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The Ancient Japanese

Yayoi-Japanese | Myths among the ancient Japanese | Rise of the Yamato family

The Yayoi-Japanese

Before the 200s BCE, Japan was sparsely populated with people who were still using stone tools and living by hunting, fishing and gathering food that grew wild. Then, in the 200s, on Japan’s major southern island, Kyushu, people with iron and bronze tool making and wet-rice agriculture appeared. The new culture – today called Yayoi-Japanese – is believed to have come from Korea, across 200 miles of sea where such ways of living already existed.

The Yayoi-Japanese expanded against native people, and around the time of Augustus Caesar they reached the Kanto plain, where Tokyo would one day be. They raised horses and cows, hunted and fished, and grew rice where they could. From their contacts with the Asian mainland they acquired the potter's wheel, and they improved their kiln techniques. From China and Korea they imported coins, bronze mirrors, bracelets and beads, iron and bronze knives and swords. They began smelting their own iron, making swords, saws, nails and clamps.

Japanese jar from 1st to 3rd centuries

Japanese jar from 1st to 3rd centuries

With a greater supply of food, the Yayoi-Japanese rapidly grew in number.  They were perhaps healthier than other peoples in Japan, and they continued to spread and to displace native peoples. By the end of the first century they had pushed into northeastern Honshu. They pushed against and absorbed those called Ainu – a people with blue eyes and lighter skins, and with more hair than most Asians.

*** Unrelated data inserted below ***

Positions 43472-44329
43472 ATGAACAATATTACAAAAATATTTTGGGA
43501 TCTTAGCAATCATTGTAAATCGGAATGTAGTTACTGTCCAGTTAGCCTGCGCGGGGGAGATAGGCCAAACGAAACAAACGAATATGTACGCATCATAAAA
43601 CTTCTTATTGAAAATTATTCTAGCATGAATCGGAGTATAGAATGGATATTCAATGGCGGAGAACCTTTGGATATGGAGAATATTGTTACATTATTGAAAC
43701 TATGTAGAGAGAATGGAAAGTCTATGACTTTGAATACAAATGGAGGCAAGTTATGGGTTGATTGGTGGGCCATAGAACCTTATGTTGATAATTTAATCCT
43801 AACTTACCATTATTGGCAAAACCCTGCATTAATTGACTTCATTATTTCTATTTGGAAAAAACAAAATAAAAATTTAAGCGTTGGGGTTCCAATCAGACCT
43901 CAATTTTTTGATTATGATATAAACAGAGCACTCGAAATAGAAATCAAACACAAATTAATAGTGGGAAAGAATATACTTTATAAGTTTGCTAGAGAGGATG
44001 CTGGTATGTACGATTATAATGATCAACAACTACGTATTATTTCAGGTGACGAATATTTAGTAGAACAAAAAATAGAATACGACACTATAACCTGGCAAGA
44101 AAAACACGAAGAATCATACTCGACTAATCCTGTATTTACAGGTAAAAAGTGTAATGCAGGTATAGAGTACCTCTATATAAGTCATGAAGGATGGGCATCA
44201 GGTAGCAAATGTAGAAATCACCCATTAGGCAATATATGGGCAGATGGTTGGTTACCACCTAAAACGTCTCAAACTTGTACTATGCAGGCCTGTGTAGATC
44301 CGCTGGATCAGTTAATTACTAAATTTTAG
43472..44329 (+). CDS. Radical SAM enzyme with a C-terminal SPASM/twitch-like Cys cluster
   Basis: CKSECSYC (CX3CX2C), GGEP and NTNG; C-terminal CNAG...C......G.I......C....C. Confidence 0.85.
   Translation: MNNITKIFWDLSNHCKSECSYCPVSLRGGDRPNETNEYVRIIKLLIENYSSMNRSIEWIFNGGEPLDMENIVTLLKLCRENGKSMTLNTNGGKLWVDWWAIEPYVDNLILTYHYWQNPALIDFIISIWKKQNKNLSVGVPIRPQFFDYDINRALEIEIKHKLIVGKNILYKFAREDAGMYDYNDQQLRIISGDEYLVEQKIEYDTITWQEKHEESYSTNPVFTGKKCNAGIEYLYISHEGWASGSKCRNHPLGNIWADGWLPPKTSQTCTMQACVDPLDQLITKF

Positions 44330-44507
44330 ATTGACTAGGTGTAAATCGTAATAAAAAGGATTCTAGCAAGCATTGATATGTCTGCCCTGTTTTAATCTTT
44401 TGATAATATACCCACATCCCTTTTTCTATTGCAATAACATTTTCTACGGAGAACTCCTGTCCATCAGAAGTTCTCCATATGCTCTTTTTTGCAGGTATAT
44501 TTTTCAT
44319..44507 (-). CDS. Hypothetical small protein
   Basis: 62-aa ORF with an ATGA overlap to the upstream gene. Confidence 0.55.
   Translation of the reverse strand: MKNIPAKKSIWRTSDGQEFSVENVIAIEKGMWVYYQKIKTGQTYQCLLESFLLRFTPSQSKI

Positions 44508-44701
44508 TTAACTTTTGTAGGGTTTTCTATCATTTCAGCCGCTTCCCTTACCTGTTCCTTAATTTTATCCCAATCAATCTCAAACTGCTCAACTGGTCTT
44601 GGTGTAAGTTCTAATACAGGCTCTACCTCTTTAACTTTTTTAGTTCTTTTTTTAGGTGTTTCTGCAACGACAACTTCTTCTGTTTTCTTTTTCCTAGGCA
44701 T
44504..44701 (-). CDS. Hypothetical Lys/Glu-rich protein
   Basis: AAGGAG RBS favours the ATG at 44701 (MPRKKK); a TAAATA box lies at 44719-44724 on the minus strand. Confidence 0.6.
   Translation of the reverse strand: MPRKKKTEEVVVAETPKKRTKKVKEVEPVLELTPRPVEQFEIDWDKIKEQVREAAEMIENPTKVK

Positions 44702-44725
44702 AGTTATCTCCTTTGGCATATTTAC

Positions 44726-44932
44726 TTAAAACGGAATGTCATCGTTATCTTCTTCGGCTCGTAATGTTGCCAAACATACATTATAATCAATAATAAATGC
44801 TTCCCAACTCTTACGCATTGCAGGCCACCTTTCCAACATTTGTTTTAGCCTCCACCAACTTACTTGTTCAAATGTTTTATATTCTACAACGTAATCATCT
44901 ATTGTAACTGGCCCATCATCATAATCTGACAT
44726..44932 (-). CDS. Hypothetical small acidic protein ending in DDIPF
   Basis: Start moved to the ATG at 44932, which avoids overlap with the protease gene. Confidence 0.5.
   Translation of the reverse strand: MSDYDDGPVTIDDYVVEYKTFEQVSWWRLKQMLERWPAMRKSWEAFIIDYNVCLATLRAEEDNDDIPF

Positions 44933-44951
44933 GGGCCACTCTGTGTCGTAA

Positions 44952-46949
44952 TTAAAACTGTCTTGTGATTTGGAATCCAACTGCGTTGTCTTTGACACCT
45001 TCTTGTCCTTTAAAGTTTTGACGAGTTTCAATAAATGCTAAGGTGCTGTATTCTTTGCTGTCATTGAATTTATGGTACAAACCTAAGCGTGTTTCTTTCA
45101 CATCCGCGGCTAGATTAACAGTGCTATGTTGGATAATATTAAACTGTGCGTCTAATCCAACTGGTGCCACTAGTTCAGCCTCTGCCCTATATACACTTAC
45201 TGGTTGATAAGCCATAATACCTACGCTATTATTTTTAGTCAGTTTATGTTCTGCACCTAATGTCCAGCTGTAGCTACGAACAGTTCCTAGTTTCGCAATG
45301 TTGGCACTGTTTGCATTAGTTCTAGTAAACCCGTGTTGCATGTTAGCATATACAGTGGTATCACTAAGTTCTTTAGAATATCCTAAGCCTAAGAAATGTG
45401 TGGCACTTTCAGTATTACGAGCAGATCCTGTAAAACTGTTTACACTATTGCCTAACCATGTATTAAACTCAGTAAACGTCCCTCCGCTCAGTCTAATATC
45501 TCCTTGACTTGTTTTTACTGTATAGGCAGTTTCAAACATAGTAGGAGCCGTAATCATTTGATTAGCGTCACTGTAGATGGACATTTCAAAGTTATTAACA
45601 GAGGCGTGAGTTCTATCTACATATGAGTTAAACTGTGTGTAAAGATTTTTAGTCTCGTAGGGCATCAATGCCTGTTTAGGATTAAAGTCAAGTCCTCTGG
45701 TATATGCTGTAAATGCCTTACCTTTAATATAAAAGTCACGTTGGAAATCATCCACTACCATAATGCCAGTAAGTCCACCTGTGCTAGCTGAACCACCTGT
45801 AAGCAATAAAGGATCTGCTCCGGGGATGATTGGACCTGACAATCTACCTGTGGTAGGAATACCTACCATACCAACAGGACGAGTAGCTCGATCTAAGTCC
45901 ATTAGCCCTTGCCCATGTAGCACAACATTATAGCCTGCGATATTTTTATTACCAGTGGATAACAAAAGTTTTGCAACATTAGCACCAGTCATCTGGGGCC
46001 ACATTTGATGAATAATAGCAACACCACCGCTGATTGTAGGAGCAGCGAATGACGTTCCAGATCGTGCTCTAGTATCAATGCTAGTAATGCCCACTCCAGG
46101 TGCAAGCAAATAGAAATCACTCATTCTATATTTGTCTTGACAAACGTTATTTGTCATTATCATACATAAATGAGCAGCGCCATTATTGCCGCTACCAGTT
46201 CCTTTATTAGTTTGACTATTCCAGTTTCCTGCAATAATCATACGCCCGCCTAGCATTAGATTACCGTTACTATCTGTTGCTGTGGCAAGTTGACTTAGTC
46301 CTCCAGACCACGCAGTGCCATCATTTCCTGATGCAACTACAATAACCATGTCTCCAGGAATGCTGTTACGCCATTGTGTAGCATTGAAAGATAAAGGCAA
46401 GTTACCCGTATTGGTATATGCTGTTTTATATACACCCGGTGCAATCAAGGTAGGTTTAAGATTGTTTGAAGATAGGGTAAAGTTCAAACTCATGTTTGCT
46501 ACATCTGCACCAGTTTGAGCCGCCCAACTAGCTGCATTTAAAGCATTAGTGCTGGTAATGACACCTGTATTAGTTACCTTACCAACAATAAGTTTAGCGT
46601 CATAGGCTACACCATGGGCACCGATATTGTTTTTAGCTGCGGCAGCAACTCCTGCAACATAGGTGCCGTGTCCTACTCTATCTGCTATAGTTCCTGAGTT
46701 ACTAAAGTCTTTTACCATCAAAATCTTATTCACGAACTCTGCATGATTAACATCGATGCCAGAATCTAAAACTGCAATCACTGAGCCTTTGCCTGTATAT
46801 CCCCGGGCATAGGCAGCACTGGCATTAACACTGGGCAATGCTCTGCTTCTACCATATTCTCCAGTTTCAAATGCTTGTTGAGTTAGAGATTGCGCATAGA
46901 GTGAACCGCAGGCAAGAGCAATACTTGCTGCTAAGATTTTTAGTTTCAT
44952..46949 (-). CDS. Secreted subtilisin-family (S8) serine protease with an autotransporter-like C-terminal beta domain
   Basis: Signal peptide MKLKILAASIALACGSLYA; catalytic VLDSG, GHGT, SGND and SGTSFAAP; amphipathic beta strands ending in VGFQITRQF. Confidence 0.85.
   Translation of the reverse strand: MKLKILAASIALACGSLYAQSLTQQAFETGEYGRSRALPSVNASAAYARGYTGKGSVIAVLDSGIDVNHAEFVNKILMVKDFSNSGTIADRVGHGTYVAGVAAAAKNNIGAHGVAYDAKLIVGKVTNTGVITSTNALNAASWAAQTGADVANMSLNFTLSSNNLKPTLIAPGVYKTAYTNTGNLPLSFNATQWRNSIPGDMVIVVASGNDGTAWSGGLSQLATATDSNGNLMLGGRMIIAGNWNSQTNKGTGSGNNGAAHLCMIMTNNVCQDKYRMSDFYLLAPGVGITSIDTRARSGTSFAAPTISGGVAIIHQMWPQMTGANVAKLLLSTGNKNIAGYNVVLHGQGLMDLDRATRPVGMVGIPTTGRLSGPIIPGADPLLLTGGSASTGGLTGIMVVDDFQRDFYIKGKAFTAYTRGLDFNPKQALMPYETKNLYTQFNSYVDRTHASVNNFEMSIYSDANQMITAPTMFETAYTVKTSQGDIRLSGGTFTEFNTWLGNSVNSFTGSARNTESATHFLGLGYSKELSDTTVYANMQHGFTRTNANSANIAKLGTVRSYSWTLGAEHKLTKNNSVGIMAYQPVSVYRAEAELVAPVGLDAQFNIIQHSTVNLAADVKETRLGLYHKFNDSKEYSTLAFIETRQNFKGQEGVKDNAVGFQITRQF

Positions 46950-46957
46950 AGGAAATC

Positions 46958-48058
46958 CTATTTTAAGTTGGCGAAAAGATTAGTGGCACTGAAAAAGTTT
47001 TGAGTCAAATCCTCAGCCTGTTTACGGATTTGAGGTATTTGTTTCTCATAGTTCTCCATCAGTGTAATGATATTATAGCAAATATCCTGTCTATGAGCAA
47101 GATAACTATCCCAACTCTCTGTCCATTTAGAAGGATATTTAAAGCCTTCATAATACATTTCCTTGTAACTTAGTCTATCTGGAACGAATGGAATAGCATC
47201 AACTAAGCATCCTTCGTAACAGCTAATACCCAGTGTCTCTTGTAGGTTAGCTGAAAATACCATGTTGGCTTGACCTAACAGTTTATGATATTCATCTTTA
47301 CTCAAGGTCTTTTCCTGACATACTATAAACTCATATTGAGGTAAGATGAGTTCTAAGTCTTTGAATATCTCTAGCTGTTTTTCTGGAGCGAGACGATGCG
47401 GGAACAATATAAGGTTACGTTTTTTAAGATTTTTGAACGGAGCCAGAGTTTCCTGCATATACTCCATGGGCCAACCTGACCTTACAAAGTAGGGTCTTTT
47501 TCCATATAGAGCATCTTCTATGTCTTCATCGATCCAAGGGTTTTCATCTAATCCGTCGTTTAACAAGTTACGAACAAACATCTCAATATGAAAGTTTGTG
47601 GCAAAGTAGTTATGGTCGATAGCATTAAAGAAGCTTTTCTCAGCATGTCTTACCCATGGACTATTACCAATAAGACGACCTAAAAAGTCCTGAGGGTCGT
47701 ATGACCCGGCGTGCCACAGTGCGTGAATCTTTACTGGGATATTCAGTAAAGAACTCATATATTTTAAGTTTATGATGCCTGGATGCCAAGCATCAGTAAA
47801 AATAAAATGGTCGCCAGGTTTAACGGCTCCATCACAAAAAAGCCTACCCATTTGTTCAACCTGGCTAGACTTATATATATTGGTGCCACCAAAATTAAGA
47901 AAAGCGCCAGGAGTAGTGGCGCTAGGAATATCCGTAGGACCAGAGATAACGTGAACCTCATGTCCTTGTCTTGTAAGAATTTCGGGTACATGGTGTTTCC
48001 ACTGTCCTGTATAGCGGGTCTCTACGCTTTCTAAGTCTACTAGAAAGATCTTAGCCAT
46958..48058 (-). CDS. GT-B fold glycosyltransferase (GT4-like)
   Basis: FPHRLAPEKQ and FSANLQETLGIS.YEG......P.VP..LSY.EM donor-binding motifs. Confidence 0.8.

Soon a highway system facilitated movement of people and goods, and the Yayoi-Japanese developed a fleet of ships that moved goods up and down Japan's coast and between Japan and the Asian continent. Closer ties between Japan and Korea developed. Literate Koreans and Koreans with other skills were in great demand in Japan, and such Koreans who came to Japan were given noble rank. The Yayoi-Japanese imported iron from Korea, with which they made plows, hoes, sickles, axes, adzes and chisels.

A Chinese report called the Weizhi (Wei records), dated for the year 297, described the Japanese as having developed a society not much different from other civilizations. The report described Japan divided into numerous states, or kingdoms, and as having class divisions like other agricultural people.

The Chinese described Japanese men who were most wealthy as having four or five wives, and they described some Japanese households as having slaves. They described people of lower rank as getting off a road and kneeling to show respect to people of higher rank, and people paying taxes to their local lords. Politics common to other agricultural people had developed among the Japanese. The Chinese described some Japanese common folk as having become vassals, and a new class of warriors as having appeared, with horses and military technology imported from the continent.

According to the Chinese, members of Japanese families were described as responsible for one another, and the violations of law or custom by one member of a family brought retribution against the entire family – similar to other peoples organized by clan. In other than light violations of law, the entire household of the offender and his relatives were exterminated – a strong incentive to refrain from crime. And according to the Chinese, the Japanese treated women equally at community meetings, and clans were sometimes headed by a woman.

One such clan leader was an unmarried woman called Queen Himiko, who according to the Chinese, controlled a large part of Kyushu between the years 183 and 248. Himiko meant Sun Daughter, reflecting the belief among the Japanese that their chiefs were the descendants of a sun goddess.


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